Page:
Mexico City — At least nine U.S. citizens, including six children, who lived in a Mormon community in northern Mexico were killed Monday in a hail of gunfire, according to family members and Mexican officials. A source told CBS News one theory is that the group was intentionally targeted. Supporting that scenario, the ambush was not short and was spread out for miles.
Another scenario, other investigators said, is that the family was caught in the middle of a battle between two rival drug gangs. The Mexican government has spoken about this scenario.
Family members told "CBS This Morning" that the FBI has opened an investigation into the killings. It happened Monday near the town of Bavispe, about 100 miles south of the Arizona border. The victims all left their community at the same time in three separate cars, some were traveling back to the U.S., some to a neighboring town for a wedding.
Suddenly, the convoy of SUVs was sprayed with gunfire. There were so many rounds that family members said one of the cars exploded.
The families are members of the La Mora settlement, a decades-old community in Sonora state founded as an offshoot of The Church of Jesus Christ of Latter-day Saints.
One relative said he located one of the burned-out, bullet-ridden SUVs containing the remains of his nephew's wife and her four children, twin 7-month-old babies and two other children aged 8 and 10.
U.S. Ambassador to Mexico Christopher Landau said in a tweet that Mexican authorities had informed their U.S. counterparts that the dead included three women and six children.
Jhon LeBaron, one of the relatives, posted on his Facebook page that his aunt and another woman were dead. He said six of his aunt's children had been left abandoned but alive on a roadside. He wrote late Monday that a total of 17 of his family members were in the three-vehicle convoy when it came under attack. He said nine were killed, six wounded, and two left unharmed.
Another relative, Julian LeBaron, identified one of the slain adults on his Facebook page as Rhonita Maria LeBaron. Jhon identified her as Maria Ronita LeBaron. She was apparently killed along with her twin seven-month-old babies and two of her other seven children.
The first relative said the convoy set out Monday from La Mora, about 70 miles south of Douglas, Arizona, but was attacked by cartel gunmen in a possible case of mistaken identity. Many of the church's members were born in Mexico and thus have dual citizenship.
Video emerged showing the still-smoldering remains of one SUV ditched along a road in a remote area. The inside of the vehicle was completely burned out.
Trish Cloes is victim Dawna Ray Langford's aunt. She said the family was devastated and emotional and all they could do was "start thinking positive and praying" when they heard about the tragedy.
"It's something that you can't explain, that there are evil people in this world that could do such a thing like that," she said.
Cloes said she wanted people to remember her relatives as "amazing, family-oriented people. They are loving, they are giving… they're always looking out for others."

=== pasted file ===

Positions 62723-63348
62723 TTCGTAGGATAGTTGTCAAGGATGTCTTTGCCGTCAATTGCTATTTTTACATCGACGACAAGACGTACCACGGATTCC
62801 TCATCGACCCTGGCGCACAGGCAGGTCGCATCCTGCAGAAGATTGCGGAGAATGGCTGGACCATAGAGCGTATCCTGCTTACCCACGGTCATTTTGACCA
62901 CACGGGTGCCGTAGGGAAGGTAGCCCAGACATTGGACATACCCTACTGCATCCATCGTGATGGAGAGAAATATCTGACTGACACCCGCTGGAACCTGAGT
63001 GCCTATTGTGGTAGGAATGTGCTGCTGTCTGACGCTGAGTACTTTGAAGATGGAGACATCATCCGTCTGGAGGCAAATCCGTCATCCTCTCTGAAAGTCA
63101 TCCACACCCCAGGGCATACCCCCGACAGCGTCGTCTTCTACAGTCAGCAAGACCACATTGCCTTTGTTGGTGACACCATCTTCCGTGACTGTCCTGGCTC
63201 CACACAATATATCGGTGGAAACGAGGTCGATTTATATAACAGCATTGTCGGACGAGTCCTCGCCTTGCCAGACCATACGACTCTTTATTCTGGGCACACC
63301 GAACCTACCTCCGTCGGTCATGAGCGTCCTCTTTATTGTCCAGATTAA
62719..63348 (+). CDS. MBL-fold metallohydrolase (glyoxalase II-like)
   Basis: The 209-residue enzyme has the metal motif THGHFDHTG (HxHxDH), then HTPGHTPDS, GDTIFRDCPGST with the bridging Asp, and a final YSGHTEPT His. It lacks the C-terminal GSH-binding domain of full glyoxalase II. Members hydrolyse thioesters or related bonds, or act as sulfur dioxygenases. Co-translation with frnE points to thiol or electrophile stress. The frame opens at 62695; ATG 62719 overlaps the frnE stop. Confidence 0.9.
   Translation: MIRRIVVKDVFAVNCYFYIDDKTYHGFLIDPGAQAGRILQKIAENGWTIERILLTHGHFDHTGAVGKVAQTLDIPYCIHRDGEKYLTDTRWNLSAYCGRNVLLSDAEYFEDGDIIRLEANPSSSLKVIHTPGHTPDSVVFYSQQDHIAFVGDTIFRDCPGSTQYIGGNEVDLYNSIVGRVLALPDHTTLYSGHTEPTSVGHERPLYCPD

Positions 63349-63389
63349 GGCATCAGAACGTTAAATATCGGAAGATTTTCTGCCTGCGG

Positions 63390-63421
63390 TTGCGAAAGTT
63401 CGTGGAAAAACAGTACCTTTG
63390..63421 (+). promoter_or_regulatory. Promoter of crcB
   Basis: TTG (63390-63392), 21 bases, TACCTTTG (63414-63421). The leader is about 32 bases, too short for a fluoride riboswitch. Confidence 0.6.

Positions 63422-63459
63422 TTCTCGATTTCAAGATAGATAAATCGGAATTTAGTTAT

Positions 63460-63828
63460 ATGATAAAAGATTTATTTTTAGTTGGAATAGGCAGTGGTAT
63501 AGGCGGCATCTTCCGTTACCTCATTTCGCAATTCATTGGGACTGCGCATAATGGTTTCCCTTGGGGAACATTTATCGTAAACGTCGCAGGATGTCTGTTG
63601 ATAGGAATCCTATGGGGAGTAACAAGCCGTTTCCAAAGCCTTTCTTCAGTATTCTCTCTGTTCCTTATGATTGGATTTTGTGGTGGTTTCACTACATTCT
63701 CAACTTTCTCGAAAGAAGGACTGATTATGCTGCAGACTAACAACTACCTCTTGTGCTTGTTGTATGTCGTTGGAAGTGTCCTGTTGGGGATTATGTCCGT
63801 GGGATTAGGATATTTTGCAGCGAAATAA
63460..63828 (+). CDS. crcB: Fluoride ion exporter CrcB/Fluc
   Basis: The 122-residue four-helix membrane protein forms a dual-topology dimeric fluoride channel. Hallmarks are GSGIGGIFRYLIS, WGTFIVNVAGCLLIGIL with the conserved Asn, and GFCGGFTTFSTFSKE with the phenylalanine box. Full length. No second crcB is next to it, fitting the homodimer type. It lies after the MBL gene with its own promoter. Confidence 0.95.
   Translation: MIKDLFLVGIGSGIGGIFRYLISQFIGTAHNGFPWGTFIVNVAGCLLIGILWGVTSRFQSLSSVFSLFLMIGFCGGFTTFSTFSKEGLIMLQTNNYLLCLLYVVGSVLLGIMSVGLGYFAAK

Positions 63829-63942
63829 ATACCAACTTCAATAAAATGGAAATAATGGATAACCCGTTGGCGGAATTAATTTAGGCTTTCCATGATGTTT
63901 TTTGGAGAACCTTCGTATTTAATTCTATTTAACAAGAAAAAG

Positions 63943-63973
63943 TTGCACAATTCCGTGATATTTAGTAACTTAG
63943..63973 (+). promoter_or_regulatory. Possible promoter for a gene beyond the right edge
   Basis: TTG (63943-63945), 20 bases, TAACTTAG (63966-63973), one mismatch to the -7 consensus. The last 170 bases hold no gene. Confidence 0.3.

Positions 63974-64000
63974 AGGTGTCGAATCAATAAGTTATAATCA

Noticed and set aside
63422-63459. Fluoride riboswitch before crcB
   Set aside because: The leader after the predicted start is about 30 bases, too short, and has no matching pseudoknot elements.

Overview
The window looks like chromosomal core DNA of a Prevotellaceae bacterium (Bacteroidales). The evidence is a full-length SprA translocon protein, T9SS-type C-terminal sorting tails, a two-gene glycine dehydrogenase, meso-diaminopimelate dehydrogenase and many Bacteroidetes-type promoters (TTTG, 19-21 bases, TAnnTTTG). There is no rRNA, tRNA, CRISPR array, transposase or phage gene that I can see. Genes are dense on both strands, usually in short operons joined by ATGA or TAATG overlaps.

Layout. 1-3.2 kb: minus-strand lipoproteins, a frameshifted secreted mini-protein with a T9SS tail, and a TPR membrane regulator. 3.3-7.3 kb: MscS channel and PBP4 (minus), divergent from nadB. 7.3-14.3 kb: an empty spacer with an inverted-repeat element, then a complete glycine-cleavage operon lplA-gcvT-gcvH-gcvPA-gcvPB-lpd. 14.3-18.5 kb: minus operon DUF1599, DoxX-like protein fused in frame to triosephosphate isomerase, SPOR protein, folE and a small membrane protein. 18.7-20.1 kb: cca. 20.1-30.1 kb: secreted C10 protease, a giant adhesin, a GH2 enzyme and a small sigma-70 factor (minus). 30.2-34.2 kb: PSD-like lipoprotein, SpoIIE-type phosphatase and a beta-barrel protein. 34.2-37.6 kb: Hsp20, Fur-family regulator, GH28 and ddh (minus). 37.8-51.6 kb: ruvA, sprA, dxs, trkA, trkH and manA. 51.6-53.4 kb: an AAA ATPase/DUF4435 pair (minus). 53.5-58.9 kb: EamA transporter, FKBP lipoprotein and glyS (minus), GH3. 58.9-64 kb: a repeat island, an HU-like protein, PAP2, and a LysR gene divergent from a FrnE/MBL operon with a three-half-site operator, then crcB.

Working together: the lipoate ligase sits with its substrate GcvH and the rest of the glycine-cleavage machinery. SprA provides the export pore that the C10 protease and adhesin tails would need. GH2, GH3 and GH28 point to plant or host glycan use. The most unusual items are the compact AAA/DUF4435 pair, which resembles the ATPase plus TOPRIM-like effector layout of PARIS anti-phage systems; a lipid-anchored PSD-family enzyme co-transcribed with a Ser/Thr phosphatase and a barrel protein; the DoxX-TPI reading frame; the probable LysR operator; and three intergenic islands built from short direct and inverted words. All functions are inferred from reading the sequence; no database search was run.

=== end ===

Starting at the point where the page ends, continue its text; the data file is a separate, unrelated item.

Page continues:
It would not be the first time that members of the break-away church had been attacked in northern Mexico, where their forebears settled — often in Chihuahua state — decades ago. In 2009, Benjamin LeBaron, an anti-crime activist who was related to those killed in Monday's attack, was murdered in neighboring Chihuahua state.
Trump offers to wage "war" on cartels
President Trump appeared to confirm in a series of tweets on Tuesday morning that it was cartel gunmen behind the attack on the family convoy. He said the family "got caught between two vicious drug cartels, who were shooting at each other."
"If Mexico needs or requests help in cleaning out these monsters, the United States stands ready, willing & able to get involved and do the job quickly and effectively," Mr. Trump said. "This is the time for Mexico, with the help of the United States, to wage WAR on the drug cartels and wipe them off the face of the earth. We merely await a call from your great new president!"
Senator Mike Lee, a Republican from Utah, said later Tuesday that the U.S. government was "still getting the details" of the case, and it remained unclear "whether these individuals were singled out or whether they happen to be at the wrong place at the wrong time."
During a live news conference alongside one of his senior security officials, Mexican President Andres Manuel Lopez Obrador said Tuesday that he did not believe his country would "need foreign intervention to deal with such cases," but that he was prepared to allow Mexican authorities to work with their U.S. counterparts, provided Mexico's independence was respected.
"I haven't yet seen the message" from Mr. Trump, Lopez Obrador said, adding that he was confident it was meant as an offer to cooperate and help, "and we respect this a lot."
But Lopez Obrador rejected Mr. Trump's call for a "war" with the cartels. "The worst that we could see is war," he said. "I always say politics was invented to avoid war... War is irrational. We are for peace. It is a characteristic of this new government."
Mexico's federal Department of Security and Citizens' Protection said security forces were reinforced with National Guard, army and state police troops in the area following "the reports about disappearance and aggression against several people."
Andy Triay contributed to this report.